If you're still working at 65, and have group coverage, you don't have to enroll in Medicare right away.
Q: Do I need to sign up for Medicare at 65 if I’m still working?
A: Medicare eligibility begins at age 65, and signing up on time can help you avoid premium surcharges. But if you’re working at 65, you get a bit more leeway.
Medicare eligibility starts at age 65. Your initial window to enroll is the seven-month period that begins three months before the month of your 65th birthday and ends three months after it. Seniors are generally advised to sign up on time to avoid penalties that could prove quite costly over the course of retirement.
Specifically, if you fail to sign up for Medicare on time, you’ll risk a 10 percent surcharge on your Medicare Part B premiums for each year-long period you go without coverage upon being eligible. (Since Medicare Part A is usually free, a late enrollment penalty doesn’t apply for most people.) If you’re still working at age 65, however, a different set of rules applies.
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No need to double up on coverage
Many seniors are no longer employed at age 65, and thus rush to sign up for Medicare as soon as they’re able. But if you’re still working at 65, and you have coverage under a group health plan through an employer with 20 employees or more, then you don’t have to enroll in Medicare right now. But if your employer has less than 20 employees, you need to take Medicare Parts A and B, because that will be your primary insurance. If you don’t enroll, your employer plan may pay less – or nothing at all – for your care when it finds out.
The only exception is if you’re contributing to a health savings account and wish to continue doing so. Medicare enrollees are not allowed to contribute to an HSA, even if they continue to have coverage under an employer’s HSA-qualified high-deductible health plan.
Your Medicare special enrollment period
If your employer has at least 20 employees and you’re still working and covered under that plan when you turn 65, you can delay your enrollment in Medicare (specifically in Medicare Part B, which allows you to avoid the Part B premium while you’re covered under your employer’s plan). In that case, you’ll get an eight-month special enrollment period to sign up for Medicare if and when you leave your job or your employer stops offering coverage. It will start the month after you separate from your employer, or the month after your group health coverage ends – whichever happens sooner.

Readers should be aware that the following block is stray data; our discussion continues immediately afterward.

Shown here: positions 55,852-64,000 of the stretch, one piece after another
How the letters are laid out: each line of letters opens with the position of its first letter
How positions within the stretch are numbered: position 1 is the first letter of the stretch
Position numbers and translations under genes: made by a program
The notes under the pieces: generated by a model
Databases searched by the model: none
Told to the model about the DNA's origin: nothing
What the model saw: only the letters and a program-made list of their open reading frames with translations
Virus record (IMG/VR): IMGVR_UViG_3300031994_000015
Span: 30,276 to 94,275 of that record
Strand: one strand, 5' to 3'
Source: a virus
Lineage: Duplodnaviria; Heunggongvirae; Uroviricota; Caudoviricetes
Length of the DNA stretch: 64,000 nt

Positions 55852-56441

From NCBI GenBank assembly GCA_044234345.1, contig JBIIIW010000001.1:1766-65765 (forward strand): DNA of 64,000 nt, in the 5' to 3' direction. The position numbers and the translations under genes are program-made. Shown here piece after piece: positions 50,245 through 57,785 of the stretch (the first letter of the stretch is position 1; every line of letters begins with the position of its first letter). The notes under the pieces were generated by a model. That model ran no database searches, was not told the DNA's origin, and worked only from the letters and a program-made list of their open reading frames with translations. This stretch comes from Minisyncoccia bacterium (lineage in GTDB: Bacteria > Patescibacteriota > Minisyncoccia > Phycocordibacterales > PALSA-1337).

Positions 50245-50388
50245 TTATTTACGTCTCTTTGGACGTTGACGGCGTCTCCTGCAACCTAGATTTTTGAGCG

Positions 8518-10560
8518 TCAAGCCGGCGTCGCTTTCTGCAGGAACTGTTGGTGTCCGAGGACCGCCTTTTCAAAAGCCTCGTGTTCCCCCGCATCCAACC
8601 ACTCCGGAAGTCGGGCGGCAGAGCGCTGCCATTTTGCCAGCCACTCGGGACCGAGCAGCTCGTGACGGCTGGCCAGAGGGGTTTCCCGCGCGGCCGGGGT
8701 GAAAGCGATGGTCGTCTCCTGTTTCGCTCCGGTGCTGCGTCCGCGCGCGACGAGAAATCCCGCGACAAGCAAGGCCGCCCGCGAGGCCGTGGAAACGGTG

Sign up during those eight months, and you won’t have to worry about premium surcharges for being late. And the eight-month special enrollment period is also available if you’re delaying Part B enrollment because you’re covered under your spouse’s employer-sponsored plan, assuming their employer has at least 20 employees.
But note that in either case, it has to be a current employer. If you’re covered under COBRA or a retiree plan, you won’t avoid the Part B late enrollment penalty when you eventually enroll, and you won’t have access to a special enrollment period to sign up for Part B — you’ll have to wait for the general enrollment period instead.
Run the numbers
Though you don’t need to enroll in Medicare at age 65 if you have coverage through a qualified group health plan, doing so might make sense if that plan isn’t heavily subsidized by your employer. Figure out what you’re paying for group health coverage and what your benefits look like under that plan, and then compare it to what you’ll pay under Medicare, taking into account the cost of everything from premiums to coinsurance to deductibles to copays.
Keep in mind that for comprehensive coverage under Medicare, you’ll need a Part D drug plan to accompany Parts A and B. Still, you might find that signing up for Medicare at 65 makes the most sense financially, even if you’re entitled to a special enrollment period later on.
Maurie Backman has been writing professionally for well over a decade, and her coverage area runs the gamut from healthcare to personal finance to career advice. Much of her writing these days revolves around retirement and its various components and challenges, including healthcare, Medicare, Social Security, and money management.